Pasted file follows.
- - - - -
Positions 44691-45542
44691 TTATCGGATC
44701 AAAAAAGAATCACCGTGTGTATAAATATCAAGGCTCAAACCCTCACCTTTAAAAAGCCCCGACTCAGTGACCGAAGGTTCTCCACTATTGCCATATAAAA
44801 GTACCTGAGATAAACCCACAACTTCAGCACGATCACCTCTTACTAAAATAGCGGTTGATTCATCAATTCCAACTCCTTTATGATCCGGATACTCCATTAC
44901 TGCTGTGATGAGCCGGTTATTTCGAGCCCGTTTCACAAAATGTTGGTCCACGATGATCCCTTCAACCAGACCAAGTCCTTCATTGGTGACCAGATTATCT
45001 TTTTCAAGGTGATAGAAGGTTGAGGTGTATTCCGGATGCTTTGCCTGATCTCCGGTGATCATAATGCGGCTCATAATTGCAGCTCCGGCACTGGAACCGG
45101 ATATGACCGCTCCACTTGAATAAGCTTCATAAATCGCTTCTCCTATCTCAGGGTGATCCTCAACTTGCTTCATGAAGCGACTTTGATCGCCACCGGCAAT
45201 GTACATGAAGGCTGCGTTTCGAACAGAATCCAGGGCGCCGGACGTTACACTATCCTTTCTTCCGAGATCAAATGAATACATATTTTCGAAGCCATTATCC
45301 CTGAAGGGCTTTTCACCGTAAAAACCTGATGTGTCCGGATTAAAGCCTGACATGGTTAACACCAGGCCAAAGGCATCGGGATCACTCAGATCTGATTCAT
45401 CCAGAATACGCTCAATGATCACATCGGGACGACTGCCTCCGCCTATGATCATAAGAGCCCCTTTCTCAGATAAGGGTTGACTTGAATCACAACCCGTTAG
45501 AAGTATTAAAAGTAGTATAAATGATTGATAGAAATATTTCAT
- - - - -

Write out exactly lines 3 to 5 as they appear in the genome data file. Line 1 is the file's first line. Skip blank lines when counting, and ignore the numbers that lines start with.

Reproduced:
44701 AAAAAAGAATCACCGTGTGTATAAATATCAAGGCTCAAACCCTCACCTTTAAAAAGCCCCGACTCAGTGACCGAAGGTTCTCCACTATTGCCATATAAAA
44801 GTACCTGAGATAAACCCACAACTTCAGCACGATCACCTCTTACTAAAATAGCGGTTGATTCATCAATTCCAACTCCTTTATGATCCGGATACTCCATTAC
44901 TGCTGTGATGAGCCGGTTATTTCGAGCCCGTTTCACAAAATGTTGGTCCACGATGATCCCTTCAACCAGACCAAGTCCTTCATTGGTGACCAGATTATCT